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The Trace of GodDerrida and Religion$
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Edward Baring and Peter E. Gordon

Print publication date: 2014

Print ISBN-13: 9780823262090

Published to Fordham Scholarship Online: May 2015

DOI: 10.5422/fordham/9780823262090.001.0001

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The Autoimmunity of Religion

The Autoimmunity of Religion

Chapter:
(p.178) The Autoimmunity of Religion
Source:
The Trace of God
Author(s):

Martin Hägglund

Publisher:
Fordham University Press
DOI:10.5422/fordham/9780823262090.003.0010

This essay provides a new framework for understanding Derrida’s engagement with religious concepts and challenges the numerous theological accounts of deconstruction. The proliferation of apparently religious terms in Derrida’s late works—which Hägglund here examines through the triad of faith, the unconditional, and the messianic—has given rise to a widespread notion that there was a “religious turn” in Derrida’s thinking. In contrast, Hägglund argues that Derrida engages religious concepts in accordance with a logic of “radical atheism.” Radical atheism does not pursue an external critique of religious concepts, but rather seeks to read these concepts against themselves, thereby unearthing their atheological and irreligious condition of possibility. Hägglund pursues this argument with regard to basic notions of good and evil, showing how Derrida’s notion of “radical evil” entails a revaluation of established religious values and illuminating what is at stake in the “autoimmunity” of living beings.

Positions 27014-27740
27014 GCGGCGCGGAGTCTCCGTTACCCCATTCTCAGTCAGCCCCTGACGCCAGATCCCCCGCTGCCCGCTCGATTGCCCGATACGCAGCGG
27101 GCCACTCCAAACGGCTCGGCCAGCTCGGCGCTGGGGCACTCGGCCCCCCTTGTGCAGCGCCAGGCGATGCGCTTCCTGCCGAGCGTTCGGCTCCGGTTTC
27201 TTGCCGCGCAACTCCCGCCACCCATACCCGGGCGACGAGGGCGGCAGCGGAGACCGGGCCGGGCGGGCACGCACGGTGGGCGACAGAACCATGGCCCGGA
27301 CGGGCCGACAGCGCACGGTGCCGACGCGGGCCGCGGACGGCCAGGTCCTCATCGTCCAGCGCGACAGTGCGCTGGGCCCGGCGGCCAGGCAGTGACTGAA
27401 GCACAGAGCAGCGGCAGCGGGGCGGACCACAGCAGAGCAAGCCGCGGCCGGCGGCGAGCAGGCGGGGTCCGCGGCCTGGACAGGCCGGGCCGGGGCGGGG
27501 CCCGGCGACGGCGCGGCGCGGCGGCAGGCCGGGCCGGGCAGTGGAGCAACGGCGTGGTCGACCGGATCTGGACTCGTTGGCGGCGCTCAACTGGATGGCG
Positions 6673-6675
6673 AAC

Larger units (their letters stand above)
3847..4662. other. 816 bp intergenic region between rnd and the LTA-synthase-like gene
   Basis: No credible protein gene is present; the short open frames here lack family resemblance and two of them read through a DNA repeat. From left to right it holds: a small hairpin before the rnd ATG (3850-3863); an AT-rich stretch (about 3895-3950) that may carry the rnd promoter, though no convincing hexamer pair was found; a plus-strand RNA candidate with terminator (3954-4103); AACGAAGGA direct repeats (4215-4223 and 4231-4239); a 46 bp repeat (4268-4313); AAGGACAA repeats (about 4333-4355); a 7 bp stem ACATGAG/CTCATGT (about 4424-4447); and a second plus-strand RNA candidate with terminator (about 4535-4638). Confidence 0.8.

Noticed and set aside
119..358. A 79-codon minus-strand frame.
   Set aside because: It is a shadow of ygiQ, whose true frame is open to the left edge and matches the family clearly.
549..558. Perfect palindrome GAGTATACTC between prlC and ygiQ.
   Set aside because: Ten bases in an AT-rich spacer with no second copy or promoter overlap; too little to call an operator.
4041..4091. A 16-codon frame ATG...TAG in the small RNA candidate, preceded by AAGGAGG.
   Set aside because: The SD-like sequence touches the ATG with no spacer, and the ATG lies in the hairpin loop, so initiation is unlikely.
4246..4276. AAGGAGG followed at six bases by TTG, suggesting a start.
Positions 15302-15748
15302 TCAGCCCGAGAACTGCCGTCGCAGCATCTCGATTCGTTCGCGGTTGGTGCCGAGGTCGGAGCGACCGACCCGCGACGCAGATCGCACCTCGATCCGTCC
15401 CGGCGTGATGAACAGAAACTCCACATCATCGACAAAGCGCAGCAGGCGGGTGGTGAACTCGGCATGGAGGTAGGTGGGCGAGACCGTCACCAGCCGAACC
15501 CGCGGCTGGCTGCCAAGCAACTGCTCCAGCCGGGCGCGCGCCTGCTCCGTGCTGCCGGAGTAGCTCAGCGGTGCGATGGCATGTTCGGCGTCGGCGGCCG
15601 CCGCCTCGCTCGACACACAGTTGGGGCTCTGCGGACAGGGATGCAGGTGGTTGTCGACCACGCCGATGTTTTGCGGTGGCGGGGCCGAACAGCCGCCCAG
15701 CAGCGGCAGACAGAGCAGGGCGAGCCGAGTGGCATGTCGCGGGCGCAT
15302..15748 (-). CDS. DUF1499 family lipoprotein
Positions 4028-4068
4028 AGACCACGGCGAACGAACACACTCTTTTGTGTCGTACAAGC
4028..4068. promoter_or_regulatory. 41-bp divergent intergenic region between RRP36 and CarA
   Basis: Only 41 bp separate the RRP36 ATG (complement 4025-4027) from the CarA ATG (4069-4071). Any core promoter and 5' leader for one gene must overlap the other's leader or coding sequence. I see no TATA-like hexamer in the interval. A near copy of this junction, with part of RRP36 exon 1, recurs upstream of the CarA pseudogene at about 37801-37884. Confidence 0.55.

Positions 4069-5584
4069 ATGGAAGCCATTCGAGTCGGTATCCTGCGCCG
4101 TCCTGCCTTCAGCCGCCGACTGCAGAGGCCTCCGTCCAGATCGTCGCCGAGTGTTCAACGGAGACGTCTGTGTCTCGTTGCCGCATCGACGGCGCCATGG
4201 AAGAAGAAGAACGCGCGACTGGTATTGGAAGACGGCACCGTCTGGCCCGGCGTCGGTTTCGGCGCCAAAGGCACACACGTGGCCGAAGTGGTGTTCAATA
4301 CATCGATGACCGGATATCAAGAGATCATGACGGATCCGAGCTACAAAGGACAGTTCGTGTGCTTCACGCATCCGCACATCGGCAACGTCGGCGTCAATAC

Keywords:   radical atheism, Derrida, radical evil, autoimmunity, the messianic, faith, the unconditional

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